Sorte Muld and Gudme

Sorte Muld (Black Earth) is an area of land covered by a thick area of black earth, on the island of Bornholm in the Baltic Sea, which was built up throughout the entire Iron Age. The site is interpreted as a well-established regional centre for power and culture, the seat of a chief or “king”, and includes a large temple on a mound. Archaeologist have uncovered hundreds of Roman coins, as well as several thousand “guldgubber” similar to those found in Swedish digs, as well as traces of goldsmiths work, glass and pearls.

A similar site is located at Gudme on the Danish Island of Fyn, which existed from 3-700 CE, which was inhabited by up to 500 people, and surrounded by about 50 smaller farms. As at Sorte Muld there are traces of gold- and silver- smithing. It is thought that the metal came from the Roman empire as many silver coins from the 4th century have been found there, as well as broken pieces of Roman bronze statues. In the second half of the 3rd century AD a large hall was built that survived for about 100 years, and was accompanied by six other smaller, but still monumental, halls. Silver coins and jewels, many from the south east (Ostrogothic) area of the Roman Empire were found in the hall.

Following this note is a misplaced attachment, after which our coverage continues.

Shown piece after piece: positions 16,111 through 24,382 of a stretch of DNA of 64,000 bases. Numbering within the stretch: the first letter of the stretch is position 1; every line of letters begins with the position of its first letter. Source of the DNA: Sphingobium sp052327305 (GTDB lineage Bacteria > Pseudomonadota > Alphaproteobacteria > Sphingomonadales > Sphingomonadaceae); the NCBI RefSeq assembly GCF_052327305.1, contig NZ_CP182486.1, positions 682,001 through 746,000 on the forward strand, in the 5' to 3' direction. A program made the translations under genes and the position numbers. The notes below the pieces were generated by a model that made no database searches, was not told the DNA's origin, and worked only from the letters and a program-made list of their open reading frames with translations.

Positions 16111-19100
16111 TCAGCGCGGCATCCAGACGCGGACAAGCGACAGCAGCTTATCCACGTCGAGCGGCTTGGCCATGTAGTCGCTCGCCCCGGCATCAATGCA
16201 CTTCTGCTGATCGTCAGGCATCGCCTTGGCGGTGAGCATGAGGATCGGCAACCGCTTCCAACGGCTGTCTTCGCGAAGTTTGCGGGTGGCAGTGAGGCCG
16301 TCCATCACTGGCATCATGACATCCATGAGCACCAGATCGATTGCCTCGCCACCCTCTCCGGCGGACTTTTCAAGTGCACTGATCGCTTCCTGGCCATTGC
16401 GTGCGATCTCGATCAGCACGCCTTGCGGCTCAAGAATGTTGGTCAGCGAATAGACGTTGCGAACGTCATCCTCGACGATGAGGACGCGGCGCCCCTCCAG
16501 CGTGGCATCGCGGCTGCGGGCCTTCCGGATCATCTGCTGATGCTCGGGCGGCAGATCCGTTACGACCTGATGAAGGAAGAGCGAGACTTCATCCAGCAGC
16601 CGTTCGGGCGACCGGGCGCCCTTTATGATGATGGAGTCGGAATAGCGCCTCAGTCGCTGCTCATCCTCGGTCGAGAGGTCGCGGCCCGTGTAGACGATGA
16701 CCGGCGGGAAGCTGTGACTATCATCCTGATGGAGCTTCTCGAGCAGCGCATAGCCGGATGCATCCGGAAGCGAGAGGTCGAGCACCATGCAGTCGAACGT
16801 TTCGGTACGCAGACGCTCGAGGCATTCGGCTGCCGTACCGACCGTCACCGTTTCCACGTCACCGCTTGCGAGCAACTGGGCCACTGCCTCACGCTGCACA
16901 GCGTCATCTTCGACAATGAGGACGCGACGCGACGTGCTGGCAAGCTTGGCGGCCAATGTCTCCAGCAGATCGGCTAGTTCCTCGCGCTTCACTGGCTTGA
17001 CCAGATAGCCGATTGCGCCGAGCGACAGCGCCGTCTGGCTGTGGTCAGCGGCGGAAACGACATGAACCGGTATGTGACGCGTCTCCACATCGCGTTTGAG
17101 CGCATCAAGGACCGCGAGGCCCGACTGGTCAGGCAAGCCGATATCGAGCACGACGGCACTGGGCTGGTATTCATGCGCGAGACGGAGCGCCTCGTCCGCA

Sorte Muld in Danish:Information on Sorte Muld(in Danish…beware page translate!)
Brief information on Sorte Muld in English: Brief Information on Sorte Muld from Bornholms Museum

Gudme in English: Description of findings at Gudme from the Danish National Museum

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